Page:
Supplementing Horse Diets with Omega Fatty Acids

Supplementing Horse Diets with Omega Fatty Acids

When adding dietary supplements to the diet, make sure the total diet stays balanced and that changes are made gradually so the horse’s digestive track has time to adjust.

Photo: The Horse Staff

As you look at your horses’ diet, it is important to remember that horses need a balance of both omega-3 and -6 fatty acids for optimal health and performance. One isn’t necessarily better than the other; they simply have different roles in the body and must be in balance with each other for optimal health.

As herbivores and nomadic grazers, horses are naturally adapted to a diet rich in omega-3 fatty acids (ALA) compared to omega-6 fatty acids (LA). The little bit of fat found in forages, particularly fresh pasture, is naturally high in ALA whereas oils from grains and seeds tend to be higher in LA.

Dietary Sources of Polyunsaturated Fatty Acids

Omega-6 Fatty Acids Omega-3 Fatty Acids
Corn oil (LA) Flaxseed (linseed) oil (ALA)
Safflower oil (LA) Fish oil (EPA, DHA)
Rice bran oil (LA) Soybean oil (ALA)
Sunflower oil (LA) Canola oil (ALA)
Borage (starflower) oil (LA) Mustard oil (ALA)
Cottonseed oil (LA)  
Grapeseed oil (LA)  
Peanut oil (LA)  
Primrose oil (LA)  
Sesame oil (LA)  
Soybean oil (LA) Fish oil (EPA, DHA)

Diets that include supplemental fat along with grain concentrates may have a skewed ratio of omega-3 to omega-6 fatty acids, and might not be as beneficial as a diet rich in omega-3 fatty acids. Dietary supplementation with omega-3 fatty acids has been shown to provide numerous benefits to horses, pets, and humans including:

  • Improved skin and hair coat quality;
  • Decreased joint pain in arthritic individuals;
  • Improved bone formation;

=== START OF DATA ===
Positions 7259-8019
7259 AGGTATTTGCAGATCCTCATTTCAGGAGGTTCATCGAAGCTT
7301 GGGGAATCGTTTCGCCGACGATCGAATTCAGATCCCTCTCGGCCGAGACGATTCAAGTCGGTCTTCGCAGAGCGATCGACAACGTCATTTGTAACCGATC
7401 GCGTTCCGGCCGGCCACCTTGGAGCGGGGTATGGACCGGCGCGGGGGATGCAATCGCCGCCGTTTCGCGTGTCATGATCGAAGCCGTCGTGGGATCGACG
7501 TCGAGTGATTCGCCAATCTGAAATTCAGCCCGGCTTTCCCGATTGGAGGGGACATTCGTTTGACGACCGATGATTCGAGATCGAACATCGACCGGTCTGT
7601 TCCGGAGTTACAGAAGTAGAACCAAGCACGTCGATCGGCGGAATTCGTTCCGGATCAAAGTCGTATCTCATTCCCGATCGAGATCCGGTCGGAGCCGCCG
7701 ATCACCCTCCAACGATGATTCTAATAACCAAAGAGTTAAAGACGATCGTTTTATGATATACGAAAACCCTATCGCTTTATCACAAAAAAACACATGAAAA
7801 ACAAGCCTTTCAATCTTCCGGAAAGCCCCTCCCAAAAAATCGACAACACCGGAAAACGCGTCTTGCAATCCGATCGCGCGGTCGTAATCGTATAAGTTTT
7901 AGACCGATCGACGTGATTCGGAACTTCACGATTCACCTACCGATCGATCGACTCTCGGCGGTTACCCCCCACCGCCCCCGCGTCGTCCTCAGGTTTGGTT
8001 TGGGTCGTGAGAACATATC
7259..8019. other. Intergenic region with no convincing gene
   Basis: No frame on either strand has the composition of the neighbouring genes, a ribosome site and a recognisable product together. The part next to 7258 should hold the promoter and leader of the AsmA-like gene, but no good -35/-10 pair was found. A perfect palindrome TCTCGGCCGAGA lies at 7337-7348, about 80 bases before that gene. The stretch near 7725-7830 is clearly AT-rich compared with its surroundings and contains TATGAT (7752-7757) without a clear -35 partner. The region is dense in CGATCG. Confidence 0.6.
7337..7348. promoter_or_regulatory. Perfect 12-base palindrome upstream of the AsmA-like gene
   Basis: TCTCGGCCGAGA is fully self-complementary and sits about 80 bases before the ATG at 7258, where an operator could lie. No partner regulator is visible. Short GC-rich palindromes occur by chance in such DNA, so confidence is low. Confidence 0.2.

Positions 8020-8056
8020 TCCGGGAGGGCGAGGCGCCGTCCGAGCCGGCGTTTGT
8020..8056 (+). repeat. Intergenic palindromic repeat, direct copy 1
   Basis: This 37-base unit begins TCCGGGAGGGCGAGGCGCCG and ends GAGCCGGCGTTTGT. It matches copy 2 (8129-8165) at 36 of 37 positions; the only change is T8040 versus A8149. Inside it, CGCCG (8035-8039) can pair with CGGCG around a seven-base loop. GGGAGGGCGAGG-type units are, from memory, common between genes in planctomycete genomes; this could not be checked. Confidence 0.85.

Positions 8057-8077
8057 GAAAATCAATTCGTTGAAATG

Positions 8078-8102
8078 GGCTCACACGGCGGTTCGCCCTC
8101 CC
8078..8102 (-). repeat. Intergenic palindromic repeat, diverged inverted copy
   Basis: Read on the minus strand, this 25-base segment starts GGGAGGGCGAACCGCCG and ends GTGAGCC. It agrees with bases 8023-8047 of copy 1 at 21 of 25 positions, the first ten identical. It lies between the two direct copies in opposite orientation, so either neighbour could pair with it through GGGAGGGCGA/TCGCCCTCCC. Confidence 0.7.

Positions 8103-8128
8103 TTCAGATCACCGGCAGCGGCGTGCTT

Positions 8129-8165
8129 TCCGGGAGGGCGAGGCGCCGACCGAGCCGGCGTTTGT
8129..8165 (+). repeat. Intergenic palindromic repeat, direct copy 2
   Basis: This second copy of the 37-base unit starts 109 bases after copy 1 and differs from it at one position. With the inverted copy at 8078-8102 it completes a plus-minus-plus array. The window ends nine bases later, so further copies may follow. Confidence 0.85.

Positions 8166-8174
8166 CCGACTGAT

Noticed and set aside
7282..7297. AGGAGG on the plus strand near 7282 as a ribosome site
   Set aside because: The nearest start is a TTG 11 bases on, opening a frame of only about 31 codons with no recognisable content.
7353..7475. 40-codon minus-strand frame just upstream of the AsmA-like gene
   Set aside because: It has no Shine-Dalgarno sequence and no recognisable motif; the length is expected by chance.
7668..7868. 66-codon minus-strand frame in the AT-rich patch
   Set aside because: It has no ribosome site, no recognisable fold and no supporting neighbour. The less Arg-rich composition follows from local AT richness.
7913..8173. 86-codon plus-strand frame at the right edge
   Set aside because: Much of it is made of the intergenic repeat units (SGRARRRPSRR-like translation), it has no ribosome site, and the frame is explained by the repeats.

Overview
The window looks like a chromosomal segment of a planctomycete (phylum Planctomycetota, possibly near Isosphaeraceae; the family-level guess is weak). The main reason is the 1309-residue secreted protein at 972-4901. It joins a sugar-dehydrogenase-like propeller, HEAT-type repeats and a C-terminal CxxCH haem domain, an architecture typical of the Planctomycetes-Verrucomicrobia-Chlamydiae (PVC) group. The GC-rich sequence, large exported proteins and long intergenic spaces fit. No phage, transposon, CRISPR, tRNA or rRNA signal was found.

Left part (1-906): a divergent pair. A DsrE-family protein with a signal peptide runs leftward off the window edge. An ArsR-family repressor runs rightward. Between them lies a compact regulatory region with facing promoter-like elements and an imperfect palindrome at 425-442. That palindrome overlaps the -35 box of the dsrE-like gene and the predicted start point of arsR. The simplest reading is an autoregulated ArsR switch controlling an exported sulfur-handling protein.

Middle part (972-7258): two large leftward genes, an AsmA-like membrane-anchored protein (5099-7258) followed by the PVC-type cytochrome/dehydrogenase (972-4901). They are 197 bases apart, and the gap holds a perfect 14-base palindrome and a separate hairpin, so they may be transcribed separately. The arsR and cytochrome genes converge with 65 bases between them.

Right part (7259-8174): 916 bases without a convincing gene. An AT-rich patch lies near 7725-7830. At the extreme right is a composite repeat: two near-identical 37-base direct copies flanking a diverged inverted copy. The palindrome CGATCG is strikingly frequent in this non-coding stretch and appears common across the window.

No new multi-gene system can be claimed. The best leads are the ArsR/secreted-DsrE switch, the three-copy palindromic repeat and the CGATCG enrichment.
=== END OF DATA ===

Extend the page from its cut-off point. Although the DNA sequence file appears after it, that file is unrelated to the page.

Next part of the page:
• Reproductive benefits;
  • Prevention of gastric ulcers;
  • Anti-inflammatory effects;
  • Alleviate allergic hyperactivity;
  • Support horses in heavy work; and
  • Reduce exercise-induced bronchiole constriction.

Unfortunately, scientists have not yet pinpointed the ideal ratio of omega-3 to omega-6 fatty acids for horses; however, fortifying a diet with these fatty acids to achieve a ratio of 2 to 5:1 omega-3 (ALA, EPA, and DHA) to omega-6 (LA) could provide some key benefits to your horse.

As always, when adding dietary supplements to the diet, make sure the total diet stays balanced and that changes are made gradually so the horse’s digestive track has time to adjust. Benefits from providing omega fatty acids in the diet are not realized immediately, but take 30 to 90 days of supplementation before benefits are detectable, so be patient and make sure your expectations are realistic.

Reprinted with permission from The Feed Room, by Nutrena

About the Author

Emily Lamprecht, PhD

Emily Lamprecht, PhD, earned her doctorate in Endocrinology and Animal Biosciences (with an emphasis on equine nutrition and exercise physiology) in 2009 from Rutgers, The State University of New Jersey. She also holds bachelor’s degrees in Animal Science and Psychology from University of Missouri, Columbia (2003, 2004). She joined the Cargill Animal Nutrition Strategic Marketing and Technology team in August 2009 and currently serves in the role of Technology Lead for Consumer Nutrition. Her primary responsibilities include formulation, managing research and new product development for the equine and pet businesses within the United States and internationally, and providing technical support to Cargill businesses, veterinarians, feed dealers, consultants, and customers. Lamprecht is a professional member of the American Society of Animal Science and the Equine Science Society. In her spare time, Lamprecht can be found volunteering with the Minnesota Search and Rescue Dog Association and continues to be an active member of the equine community. She trains and shows her horse in the sport of dressage and enjoys spending time with her husband, trail riding, and hiking.

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